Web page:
LEWISTON- Près de chez nous ou loin? “Everyone of us in Lewiston should be able to say….I am local….I am home,” said Katie Theriault.
Katie Theriault spoke about being local and returning to “home” in Lewiston, after she and her family had lived in other places. Zahra Houssain spoke about creating “home”, having been born in Djibouti and being educated in France. In fact, “home” is not necessarily a concrete place where a house and address identifies the residents. Rather, “home” is more often the place where women feel safe and supported.
At the International Women’s Day program presented on March 8, at the Franco-American Collection at the University of Southern Maine Lewiston Auburn College, the discussion focused on how women find their “home”. This concept is somewhat complex, and can involve following personal development experiences, or physical journeys, or both.
The seminar presented a traditional point of view about returning “home” by Theriault, while an immigrant point of view was described by Houssain. Moreover, for Theriault, by returning home to Lewiston, she is looking to regain her fluency in French; while Houssain is fluent in English, she is somewhat more at “home” speaking her native French.
As a native of Lewiston, Theriault left her home to attend college in 1998, when she was 17 years old. A graduate of Lewiston High School and Colby College, she spent her first seventeen years in Lewiston, but then lived and worked in a variety of other places. “When I left, I had no plans to ever come back. I didn’t dislike it here (in Lewiston). Yet, I figured that there’d be a lot more for me…somewhere else. She recently returned to Lewiston with her husband, and children and is thrilled to have (re) discovered her forever home. For Theriault, “home” was more of a journey than a specific place. “Along the way, it is my hope that the blessings and benefits of being local in Lewiston can be conferred on every one of us, no matter how many other places, or the people or ideas are in what we call our home. That’s the vision, and the promise I support with my two sons and husband.”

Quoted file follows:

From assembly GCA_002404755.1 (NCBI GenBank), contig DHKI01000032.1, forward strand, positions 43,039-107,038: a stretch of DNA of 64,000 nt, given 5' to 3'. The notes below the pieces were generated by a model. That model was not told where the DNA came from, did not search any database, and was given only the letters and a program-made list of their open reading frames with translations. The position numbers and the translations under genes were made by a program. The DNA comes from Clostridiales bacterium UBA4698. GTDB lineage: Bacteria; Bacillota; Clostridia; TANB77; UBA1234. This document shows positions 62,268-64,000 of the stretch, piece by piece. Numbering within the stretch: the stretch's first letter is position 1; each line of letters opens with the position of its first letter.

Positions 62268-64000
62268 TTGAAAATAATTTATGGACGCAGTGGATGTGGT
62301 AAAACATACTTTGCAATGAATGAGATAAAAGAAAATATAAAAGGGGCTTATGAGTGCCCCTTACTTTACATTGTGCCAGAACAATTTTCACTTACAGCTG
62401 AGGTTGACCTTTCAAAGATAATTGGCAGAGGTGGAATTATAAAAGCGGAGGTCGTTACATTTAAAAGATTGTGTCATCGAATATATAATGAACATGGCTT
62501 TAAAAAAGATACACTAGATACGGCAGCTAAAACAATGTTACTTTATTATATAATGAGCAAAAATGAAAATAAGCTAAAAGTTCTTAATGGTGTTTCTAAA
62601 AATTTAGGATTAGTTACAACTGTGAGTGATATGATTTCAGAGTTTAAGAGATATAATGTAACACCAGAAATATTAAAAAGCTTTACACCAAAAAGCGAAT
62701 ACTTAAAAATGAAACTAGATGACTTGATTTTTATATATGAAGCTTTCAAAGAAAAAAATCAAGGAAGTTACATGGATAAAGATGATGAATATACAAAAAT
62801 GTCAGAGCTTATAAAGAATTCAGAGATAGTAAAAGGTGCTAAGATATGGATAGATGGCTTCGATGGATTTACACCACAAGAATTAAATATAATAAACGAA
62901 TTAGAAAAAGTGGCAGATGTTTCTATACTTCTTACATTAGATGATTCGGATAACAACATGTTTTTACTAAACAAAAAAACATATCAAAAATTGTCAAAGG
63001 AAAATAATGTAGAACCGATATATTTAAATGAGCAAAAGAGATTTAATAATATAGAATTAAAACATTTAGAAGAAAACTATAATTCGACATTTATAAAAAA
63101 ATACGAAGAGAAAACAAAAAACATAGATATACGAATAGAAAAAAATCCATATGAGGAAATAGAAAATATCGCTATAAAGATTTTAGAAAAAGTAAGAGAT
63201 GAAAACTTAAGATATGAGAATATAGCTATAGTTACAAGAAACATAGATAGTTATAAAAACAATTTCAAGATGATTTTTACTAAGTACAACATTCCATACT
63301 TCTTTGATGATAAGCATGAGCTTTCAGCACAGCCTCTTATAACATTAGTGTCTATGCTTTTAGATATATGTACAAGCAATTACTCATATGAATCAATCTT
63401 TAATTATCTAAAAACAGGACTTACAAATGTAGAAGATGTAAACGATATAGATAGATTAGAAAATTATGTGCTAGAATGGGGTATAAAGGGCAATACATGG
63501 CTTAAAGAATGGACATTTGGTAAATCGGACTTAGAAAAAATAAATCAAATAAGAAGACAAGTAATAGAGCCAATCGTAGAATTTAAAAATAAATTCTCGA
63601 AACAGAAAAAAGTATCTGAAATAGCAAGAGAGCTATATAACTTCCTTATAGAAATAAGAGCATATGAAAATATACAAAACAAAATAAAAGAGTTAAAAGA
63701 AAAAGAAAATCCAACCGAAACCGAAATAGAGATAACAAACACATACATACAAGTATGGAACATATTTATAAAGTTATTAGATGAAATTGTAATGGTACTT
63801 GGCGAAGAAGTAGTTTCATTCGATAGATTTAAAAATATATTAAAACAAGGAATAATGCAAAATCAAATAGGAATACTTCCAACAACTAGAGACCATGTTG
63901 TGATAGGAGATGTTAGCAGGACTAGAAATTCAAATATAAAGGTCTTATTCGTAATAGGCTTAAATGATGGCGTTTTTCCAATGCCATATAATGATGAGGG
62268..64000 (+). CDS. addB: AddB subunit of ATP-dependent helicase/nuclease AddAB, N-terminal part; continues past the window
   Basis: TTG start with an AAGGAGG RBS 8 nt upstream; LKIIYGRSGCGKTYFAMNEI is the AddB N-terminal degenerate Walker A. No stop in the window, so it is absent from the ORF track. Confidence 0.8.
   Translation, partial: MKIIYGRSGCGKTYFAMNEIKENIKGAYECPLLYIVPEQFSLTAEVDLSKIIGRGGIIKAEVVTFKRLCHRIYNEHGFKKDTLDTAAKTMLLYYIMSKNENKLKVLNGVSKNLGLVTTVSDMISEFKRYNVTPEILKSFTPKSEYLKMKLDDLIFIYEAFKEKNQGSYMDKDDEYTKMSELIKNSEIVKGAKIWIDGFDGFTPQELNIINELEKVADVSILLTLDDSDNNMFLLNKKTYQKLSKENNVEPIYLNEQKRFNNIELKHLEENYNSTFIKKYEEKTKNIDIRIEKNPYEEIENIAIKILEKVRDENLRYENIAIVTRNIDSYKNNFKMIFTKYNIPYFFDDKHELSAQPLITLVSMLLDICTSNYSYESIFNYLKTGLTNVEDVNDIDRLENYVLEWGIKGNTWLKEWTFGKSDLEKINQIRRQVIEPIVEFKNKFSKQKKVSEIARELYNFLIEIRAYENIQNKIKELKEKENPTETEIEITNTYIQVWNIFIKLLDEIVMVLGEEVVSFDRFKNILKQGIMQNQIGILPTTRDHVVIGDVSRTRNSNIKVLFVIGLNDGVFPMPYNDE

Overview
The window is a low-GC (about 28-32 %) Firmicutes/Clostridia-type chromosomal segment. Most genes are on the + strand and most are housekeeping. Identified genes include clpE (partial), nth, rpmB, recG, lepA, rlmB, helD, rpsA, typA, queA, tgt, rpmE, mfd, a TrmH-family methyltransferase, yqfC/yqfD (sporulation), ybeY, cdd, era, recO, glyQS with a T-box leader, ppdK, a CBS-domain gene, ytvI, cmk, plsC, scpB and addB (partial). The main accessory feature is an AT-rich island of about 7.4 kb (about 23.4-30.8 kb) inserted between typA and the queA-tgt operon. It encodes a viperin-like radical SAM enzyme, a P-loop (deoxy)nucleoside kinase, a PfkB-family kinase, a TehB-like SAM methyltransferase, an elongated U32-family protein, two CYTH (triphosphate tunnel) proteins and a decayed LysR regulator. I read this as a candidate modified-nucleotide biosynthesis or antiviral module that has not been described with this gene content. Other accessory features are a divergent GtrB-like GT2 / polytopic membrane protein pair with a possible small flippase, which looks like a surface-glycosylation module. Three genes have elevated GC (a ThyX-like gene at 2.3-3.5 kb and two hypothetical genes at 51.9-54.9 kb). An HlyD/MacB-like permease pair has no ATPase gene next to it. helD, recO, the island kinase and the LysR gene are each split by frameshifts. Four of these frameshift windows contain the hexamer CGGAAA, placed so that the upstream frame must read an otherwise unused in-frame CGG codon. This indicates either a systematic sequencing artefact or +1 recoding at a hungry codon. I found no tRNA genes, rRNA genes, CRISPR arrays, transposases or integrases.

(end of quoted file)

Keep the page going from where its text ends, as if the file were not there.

Zahra Houssain is a native of Djibouti where she taught French and raised her family. She attended the University of Djibouti and the University of Dijon, France. She has made Lewiston her home for the last three years and has volunteered for her community in several programs. She works at the Immigrant Resource Center of Lewiston. “After some long research to learn about which state to go to in the United States, I finally landed in Lewiston, Maine,” she said. “I was welcomed and well received. Right away, I was given a place to live and some resources to live on until I received my work permit.” Her adjustment was sometimes challenging especially adapting to the new climate. “Like all mothers, I adapted quickly,” she said. After she found employment at LL Bean as a packer and picker, she was offered an employment position at the Immigrant Resource Center, where she meets with about sixty victims of domestic violence, sexual assault and with survivors of genital mutilation. “Also, just like I did in Djibouti, I organize women’s circles twice a month at the St. Mary’s Nutrition Center.”
An audience of about 55 people attended the program. An International Franco-American Women tribute was on display in a small exhibit the FAC archives. Madeleine Giguere (1925-2004) a native of Lewiston and the patron of the FAC, is included in the exhibit. Doris Bonneau and Jacynthe Jacques led the program. For more information about the Franco-American Collection at USM LAC check the website link here.